Adoptions and Green Cards
Immigration laws can get confusing. Many times U.S. Citizens and persons with Green Cards find themselves facing conflicting legal issues when trying to adopt a foreign child. While adoption laws vary by state, federal regulations controlling adoption of foreign citizens are essentially uniform throughout the county. In fact, the system that has been implemented by the federal government is in place to assist not only U.S. Citizens and Green Card holders, but the USCIS and the consulates that are involved in it.
For adoptions, as with other immigration benefits, U.S. Citizens and Green Card holders (Permanent Residents) must first file what is called an immigrant petition also known as an Alien. The process differs significantly when the adoptive child is a citizen of country that is part of Hague Convention. In this situation, the adoption for a green card must follow the guidelines outlined in the Hague convention. The benefits of these adoptions are many; one essential advantage is that Children with IR-3 and IH-3 visas automatically acquire citizenship if they enter the U.S. prior to their 18th birthday. Alternatively, the adopted child who is under the age of 18 may automatically become a U.S. Citizen and not have to go through the green card process.
Another requirement for adoptions under the Hague Process is the Accredited Adoption Service Provider that must be authorized to facilitate the adoption under the Convention. This is essentially where immigration lawyers come in as these Providers are not allowed to provide legal advice or represent the adoptive parents before the USCIS. Simply enough these providers are not immigration attorneys and will not be able to guide parents on how to get green cards for their children.
Adoption Process Through the Galstyan Firm
Free consultation with an immigration attorney to go over the whole process;
Run down of the Hague Accredited Adoption Service Provider;
Designating a home study program by an authorized provider;
USCIS application is made for determination of intercompany suitability for an adoption;
Upon approval of the application the placement process is initiated;
The immigrant petition process is initiated to ensure that the child is suitable and eligible for immigration to the U.S. based on the adoption;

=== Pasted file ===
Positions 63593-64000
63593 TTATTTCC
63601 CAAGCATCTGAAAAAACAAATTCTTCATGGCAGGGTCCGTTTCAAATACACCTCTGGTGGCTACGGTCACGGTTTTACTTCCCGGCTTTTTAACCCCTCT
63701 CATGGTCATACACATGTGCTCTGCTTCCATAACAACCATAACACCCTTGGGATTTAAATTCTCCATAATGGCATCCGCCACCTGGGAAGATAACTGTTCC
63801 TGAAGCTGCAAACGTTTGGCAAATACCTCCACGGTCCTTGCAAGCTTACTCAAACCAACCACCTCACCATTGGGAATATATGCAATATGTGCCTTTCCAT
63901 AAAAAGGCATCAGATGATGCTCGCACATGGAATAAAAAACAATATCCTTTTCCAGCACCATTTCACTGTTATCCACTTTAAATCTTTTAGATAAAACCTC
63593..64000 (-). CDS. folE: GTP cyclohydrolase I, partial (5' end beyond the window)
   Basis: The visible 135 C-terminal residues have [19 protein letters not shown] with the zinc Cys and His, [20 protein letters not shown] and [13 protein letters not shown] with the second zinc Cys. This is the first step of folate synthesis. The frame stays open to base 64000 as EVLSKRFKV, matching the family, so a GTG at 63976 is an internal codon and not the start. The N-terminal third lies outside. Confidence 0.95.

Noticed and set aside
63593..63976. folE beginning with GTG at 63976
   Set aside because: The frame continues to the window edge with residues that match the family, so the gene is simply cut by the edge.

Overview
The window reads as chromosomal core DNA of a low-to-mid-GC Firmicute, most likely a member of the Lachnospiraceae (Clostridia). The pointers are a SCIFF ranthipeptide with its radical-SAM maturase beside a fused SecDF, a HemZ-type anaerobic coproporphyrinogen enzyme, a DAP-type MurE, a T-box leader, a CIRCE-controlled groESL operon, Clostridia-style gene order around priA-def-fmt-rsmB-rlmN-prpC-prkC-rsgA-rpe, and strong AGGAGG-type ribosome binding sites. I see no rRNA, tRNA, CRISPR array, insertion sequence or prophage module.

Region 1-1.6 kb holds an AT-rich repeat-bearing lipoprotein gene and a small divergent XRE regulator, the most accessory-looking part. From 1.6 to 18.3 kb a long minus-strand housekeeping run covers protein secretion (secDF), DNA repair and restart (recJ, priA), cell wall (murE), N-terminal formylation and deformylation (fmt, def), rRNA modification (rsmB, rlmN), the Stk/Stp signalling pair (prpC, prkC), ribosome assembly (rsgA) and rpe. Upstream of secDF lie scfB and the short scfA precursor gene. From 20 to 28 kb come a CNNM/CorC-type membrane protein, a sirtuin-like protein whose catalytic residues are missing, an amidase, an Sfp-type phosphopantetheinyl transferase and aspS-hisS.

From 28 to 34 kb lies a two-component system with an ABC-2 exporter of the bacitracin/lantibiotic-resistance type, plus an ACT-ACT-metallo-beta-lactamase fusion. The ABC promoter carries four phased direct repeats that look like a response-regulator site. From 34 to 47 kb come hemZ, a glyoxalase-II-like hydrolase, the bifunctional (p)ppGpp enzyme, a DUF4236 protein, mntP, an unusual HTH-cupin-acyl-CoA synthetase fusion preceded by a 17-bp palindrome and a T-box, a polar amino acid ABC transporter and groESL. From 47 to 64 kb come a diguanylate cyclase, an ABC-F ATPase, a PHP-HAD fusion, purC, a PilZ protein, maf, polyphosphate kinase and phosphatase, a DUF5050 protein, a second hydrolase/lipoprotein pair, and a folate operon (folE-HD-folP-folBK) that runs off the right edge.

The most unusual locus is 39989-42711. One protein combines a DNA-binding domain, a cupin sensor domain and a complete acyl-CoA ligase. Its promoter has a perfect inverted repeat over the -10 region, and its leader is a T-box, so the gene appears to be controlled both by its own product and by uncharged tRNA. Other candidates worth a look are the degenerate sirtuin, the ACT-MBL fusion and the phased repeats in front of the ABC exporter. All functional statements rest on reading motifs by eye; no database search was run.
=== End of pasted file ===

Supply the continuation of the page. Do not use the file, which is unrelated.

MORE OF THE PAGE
Adoption is finalized and custody matters formalized;
Immigrant visa is granted and the child can apply for admission to the U.S.
Issues arising during adoptions and green card applications
While complex, the adoption process itself is pretty straight forward and with the help of an experienced immigration attorney all issues to get resolved fairly quickly. However, a common issue that our firm encounters during this petitions, is an issue of inadmissibility for the child. These issues present additional requirements upon the parents to overcome the inadmissibility grounds for the adopted child through applications to the USCIS for hardship waivers and others. Because the subject of adoptions and green cards is so voluminous and virtually no adoption is alike another, it is best to prepare and plan early in order to ensure that all the matters are properly handled with the help of an immigration attorney specializing in adoptions and green cards. Consultations are always free at out firm so feel free to give us a call.
Eligibility to Adoptions and Green Cards with immigration laweyr
To determine the eligibility after a qualified and favorable homestudy has been obtained, the applications are made to the USCIS. The requirements in this part of the case are fairly simple:
The applicant must be a U.S. citizen;
Maintain permanent resident in the United States;
If the applicant is married, his or her spouse my accompany and also sign the actual application and demonstrate intent to adopt with the spouse;
And in the even of a single parent, age of 24 must be attained at the time of application in order to meet the 25 year old requirement at the next step.
Petitioning for Your Adoptive Child
Upon receipt of the preliminary eligibility to qualify for an adoption, the adopting parents proceed to the next step of the actual adoption by applying to the Central Authority of the foreign country for an adoption placement. Timing of this application is critical to the overall success of the case as it must be filed after the placement has been completed and before the adoption. The qualifications for filing at this point with the USCIS for a child to be classified as a Hague Adoptee are:
The child must be under the age of 16 at the time of filing;
Be a resident and reside in a Convention Country
Consent must be granted by the Central Authority of that country;
Same requirements remain in effect for the spouse; and
• The adopted child may live anywhere in the U.S. and stay as long as he or she wants.
• The adopted child may work at any job, for any company, anywhere in the U.S., or may choose not to work at all.
• The adopted child may travel in and out of the U.S. whenever he or she wishes.
• The adopted child may become an American citizen immediately after obtaining his or her green card.
• The adopted child’s place of actual residence must be in the U.S. He or she cannot use a green card just for work or travel purposes.
• The adopted child will never be able to confer U.S. immigration benefits on his or her natural (biological) parents.
• The adopted child cannot remain outside the U.S. for more than one year at a time without special permission, or the child will risk losing his or her green card. We recommend that he or she return before being gone for six months.
• If the adopted child commits a crime or participates in politically subversive or other proscribed activities, his or her green card can be taken away and removal proceedings begun.